SUNRISE SPORTS PRESENTER
Sports presenter Mark Beretta on being crowned 2019’s Australian Father of the Year.
You have just been named 2019’s Australian Father of the Year. You’re in ﬁne company with past winners including former prime minister John Howard, artist Ken Done and scientist Dr Karl Kruszelnicki, among many others. How does that feel? I feel like I’d better go! [Jokingly gets up to leave.] It’s really humbling. I feel very out of my league. I’d like to think I’m just a normal dad. But look, if it’s something that makes people think about the roles dads play, it’s a good thing. What constitutes a good dad? It’s about keeping an eye on everything happening around you and being able to listen. I have an engineering background so I’m into resolutions – if you give me a problem, I will give you a solution. That’s apparently not always the right thing to do; sometimes you should just listen.
What did your wife Rachel and your kids [Ava, 15 and Dan, 12, all pictured at right] think when you told them you had won? They were very excited. And they thought it was hilarious.
Does winning mean you never have to do the dishes again, walk the dog or take out the rubbish? Absolutely. I just sit on the throne now. No, I’ll be busier than ever. There will be extra things for me to do.
Speaking of things to do, you have recently joined the Army Reserves. How many push-ups did you have to do to get in? I did 15 push-ups, 45 sit-ups and you have to do the beep test – you have to run 20 metres and you have to keep up with the beeps. So it beeps, and the beeps get faster. I’m 53 and I’m trying to do what the new recruits do at 18.
One of the criteria for being nominated for Father of the Year is to be an inspirational role model. You must be one because you’ve won it, but who are your role models? I would probably go to my own dad, ﬁrst up. He’s always had a tremendous sense of community. That instilled in me the sense of giving back, and I think I may have got that through to my children as well. If I had one legacy, or one thing I’m most proud of, it’s hopefully giving the kids the sense that they are part of a bigger community and it’s important to take the time to give back to that community. I also take a lot of inspiration from Kochie [Sunrise co-host David Koch]. He is someone I’ve looked up to for a long time; he’s an amazing man in what he’s done in his life and just his whole attitude to people. He’s a very warm, caring person for a huge, big fella.
Does your dad’s parenting style inform your own? Apparently they’re almost identical! Like all children, I thought I would do something different, but apparently not. No, look, it’s amazing. I’m happy about that.
So basically you’re saying your father should claim credit for your award. [Laughs.] He’s incredibly humble. He would never even think about that. Whereas if Dan won it, I’d certainly take the credit.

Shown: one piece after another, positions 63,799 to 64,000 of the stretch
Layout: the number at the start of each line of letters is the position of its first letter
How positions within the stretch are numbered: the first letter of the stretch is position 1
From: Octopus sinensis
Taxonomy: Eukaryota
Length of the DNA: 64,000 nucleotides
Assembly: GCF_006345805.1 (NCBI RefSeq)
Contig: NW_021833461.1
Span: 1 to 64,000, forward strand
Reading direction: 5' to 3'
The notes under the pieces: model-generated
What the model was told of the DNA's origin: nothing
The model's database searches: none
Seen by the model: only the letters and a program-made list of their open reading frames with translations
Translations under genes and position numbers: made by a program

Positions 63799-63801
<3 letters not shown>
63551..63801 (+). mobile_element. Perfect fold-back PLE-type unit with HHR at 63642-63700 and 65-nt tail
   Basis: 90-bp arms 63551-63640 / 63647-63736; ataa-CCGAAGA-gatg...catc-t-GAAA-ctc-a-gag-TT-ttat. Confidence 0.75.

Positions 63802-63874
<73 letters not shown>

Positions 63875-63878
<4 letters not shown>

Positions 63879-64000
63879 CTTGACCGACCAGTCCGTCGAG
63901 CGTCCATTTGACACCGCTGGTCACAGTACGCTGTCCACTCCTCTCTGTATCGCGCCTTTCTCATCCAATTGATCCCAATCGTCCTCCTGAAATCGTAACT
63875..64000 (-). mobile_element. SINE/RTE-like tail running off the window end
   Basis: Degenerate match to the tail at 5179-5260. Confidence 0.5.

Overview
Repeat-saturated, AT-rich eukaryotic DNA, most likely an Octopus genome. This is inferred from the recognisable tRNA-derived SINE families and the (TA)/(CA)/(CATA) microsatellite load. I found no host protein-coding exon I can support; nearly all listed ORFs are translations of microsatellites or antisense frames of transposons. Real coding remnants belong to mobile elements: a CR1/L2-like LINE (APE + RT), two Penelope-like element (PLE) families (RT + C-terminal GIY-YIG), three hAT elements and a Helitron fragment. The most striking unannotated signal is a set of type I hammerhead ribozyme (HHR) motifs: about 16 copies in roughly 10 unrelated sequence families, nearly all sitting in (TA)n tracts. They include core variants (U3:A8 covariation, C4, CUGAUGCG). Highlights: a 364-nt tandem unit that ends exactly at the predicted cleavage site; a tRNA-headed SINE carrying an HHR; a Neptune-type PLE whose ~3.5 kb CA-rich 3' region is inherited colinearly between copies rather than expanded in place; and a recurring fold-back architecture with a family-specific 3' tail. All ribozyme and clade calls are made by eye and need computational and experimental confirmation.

Do you remember the moment when you ﬁrst became a father? Every second. I remember the music I was listening to driving back to the
hospital every morning, to see Rachel, to bring them home. And that moment of driving out of the hospital, where all of a sudden you are handed this beautiful bundle of a person. “Over to you now, you gotta do this!” And they forgot to give us the instructions, like they do for everyone [laughs]. It’s the greatest thing to happen in life.
After more than 15 years on the Seven Network’s Sunrise, what do you think are the best and worst parts of breakfast TV? We can’t do anything on weeknights. And on Friday nights, we are so tired – you’re just exhausted a lot. But I love it, and it’s a privilege. I work with an incredible team who I continually admire and respect.
Today is Father’s Day. How will you spend it? I would love to do a big barbecue and have some friends over. My mum and dad are in Geelong so it’s unlikely I’ll see my dad, but I’ll give him a ring and have a good chat. They’ve been going through a bit of a tough time at the moment; my mum’s having chemo. She’s going good. They are just fantastic inspirations as parents. They’ve had a wonderful marriage for the better part of 50-plus years. And they’ve raised three boys, who’ve not always been on the right track. We all deviate a little bit. But I think they’re generally proud of us.
What is the toughest thing you’ve learnt as a dad? Oh, there are so many things I’ve learnt. We’re at a really tricky stage with Ava at the moment. Year 9 is quite notorious. I am dealing with the parties on Friday and Saturday nights. And something I thought I’d always be pretty cool with, but turns out I’m not, is the outﬁts that go out the door sometimes. So I look at Rach and she just says, “Don’t say anything.” But, you know, it’s your little baby growing up, and all of a sudden the skirts are a little bit shorter than you might like and the tops are a little more midriff than you might have thought was the way to go, but what do you do? You just suck it up and keep your bloody mouth shut.
“Oh, there are so many things I’ve learnt… You just suck it up and keep your mouth shut”